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DDT and malaria

February 13, 2006 | A version of this story appeared in Volume 84, Issue 7

In his letter discussing the increased incidence of malaria in many countries after the 1972 ban on the use of DDT, Albert Conner states that little or no evidence exists that DDT-resistant strains of mosquitoes have developed since the ban went into effect (C&EN, Dec. 19, 2005, page 4). But why would mosquitoes have developed resistance in the absence of continued use of DDT? It would be more pertinent to consider if resistance would have developed had DDT not been banned.

Burton Kallman
Torrance, Calif.

Conner's old way of thinking gives all of us in the chemical profession a bad name. DDT may or may not have human health issues, but the environmental effects are significant. It has taken more than 30 years for recovery to begin here in the U.S. Should these countries mentioned go down the same path, given what is known about these pesticides? I should hope not.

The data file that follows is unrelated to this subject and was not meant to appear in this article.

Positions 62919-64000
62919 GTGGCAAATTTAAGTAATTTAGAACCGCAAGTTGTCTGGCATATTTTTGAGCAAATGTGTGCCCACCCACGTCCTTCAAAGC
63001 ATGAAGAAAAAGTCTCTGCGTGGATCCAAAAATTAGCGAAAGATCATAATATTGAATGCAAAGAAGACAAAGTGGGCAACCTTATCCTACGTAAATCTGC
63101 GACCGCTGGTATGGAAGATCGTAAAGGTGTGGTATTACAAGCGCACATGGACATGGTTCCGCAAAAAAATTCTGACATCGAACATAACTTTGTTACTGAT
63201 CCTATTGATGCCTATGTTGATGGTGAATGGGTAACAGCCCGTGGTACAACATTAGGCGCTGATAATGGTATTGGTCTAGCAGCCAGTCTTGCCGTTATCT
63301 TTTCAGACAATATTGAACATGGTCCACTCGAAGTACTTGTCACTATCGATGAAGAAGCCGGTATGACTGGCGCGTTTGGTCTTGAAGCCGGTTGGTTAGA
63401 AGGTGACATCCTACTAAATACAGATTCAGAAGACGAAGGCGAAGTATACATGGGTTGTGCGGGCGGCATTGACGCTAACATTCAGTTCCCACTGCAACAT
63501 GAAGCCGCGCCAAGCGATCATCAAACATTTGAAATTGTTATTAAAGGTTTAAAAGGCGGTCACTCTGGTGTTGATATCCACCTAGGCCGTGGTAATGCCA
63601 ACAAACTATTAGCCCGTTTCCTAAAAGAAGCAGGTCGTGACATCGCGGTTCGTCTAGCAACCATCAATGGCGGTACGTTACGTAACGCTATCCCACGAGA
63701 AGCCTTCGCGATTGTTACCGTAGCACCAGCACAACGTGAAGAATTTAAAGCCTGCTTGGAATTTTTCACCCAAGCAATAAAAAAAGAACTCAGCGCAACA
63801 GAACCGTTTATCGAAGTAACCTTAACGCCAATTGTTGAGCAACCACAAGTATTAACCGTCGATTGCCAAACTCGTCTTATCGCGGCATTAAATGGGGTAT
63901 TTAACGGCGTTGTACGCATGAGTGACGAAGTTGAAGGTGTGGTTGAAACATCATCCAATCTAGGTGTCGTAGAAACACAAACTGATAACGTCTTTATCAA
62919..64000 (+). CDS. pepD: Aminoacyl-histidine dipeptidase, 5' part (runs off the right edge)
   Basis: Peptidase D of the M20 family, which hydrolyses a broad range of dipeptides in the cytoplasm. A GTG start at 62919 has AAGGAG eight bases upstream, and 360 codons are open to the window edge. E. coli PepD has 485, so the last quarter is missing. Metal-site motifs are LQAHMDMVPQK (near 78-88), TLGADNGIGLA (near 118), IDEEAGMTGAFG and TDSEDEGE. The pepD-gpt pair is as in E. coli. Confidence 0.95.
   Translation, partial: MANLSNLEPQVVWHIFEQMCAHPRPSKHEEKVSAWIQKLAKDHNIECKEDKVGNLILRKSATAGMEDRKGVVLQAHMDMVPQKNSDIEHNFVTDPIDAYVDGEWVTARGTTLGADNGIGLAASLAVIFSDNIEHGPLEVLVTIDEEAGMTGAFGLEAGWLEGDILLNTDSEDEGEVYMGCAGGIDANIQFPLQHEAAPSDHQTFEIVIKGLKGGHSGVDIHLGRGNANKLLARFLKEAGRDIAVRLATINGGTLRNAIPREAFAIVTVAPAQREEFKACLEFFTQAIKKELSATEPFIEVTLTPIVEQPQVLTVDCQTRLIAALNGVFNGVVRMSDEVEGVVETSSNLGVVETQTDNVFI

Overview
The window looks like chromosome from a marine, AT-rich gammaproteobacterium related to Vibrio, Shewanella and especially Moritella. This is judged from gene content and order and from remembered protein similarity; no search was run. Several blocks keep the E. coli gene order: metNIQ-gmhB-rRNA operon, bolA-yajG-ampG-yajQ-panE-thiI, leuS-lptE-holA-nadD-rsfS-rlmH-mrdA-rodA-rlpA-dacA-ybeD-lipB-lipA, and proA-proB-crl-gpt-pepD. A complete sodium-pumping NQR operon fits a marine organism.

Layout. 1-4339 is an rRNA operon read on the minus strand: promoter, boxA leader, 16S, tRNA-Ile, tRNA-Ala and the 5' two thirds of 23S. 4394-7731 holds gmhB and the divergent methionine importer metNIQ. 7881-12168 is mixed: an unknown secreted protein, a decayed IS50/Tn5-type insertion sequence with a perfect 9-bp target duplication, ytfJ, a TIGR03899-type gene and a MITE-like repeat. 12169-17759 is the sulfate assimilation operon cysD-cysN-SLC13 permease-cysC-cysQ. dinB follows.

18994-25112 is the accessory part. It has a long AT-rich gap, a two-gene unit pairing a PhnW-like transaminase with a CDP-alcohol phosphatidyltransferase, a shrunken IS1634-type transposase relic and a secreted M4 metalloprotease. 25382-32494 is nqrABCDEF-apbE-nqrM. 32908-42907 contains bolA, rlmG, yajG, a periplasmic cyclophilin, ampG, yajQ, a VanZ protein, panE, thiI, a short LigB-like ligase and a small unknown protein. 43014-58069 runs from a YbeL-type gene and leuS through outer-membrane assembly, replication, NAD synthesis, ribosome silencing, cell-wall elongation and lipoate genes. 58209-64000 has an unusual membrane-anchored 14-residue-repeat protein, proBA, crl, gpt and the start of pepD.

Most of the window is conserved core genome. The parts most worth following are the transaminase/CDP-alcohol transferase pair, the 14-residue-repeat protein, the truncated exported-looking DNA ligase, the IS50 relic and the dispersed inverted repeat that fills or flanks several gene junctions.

We cannot go back. We must be forward thinking and solve this problem. H.R. 3057 should not include DDT and DDE as components in the arsenal against malaria. Despite the low initial costs, the future costs are too high.

Oliver ( Jay) Toigo III
Churchville, Pa.


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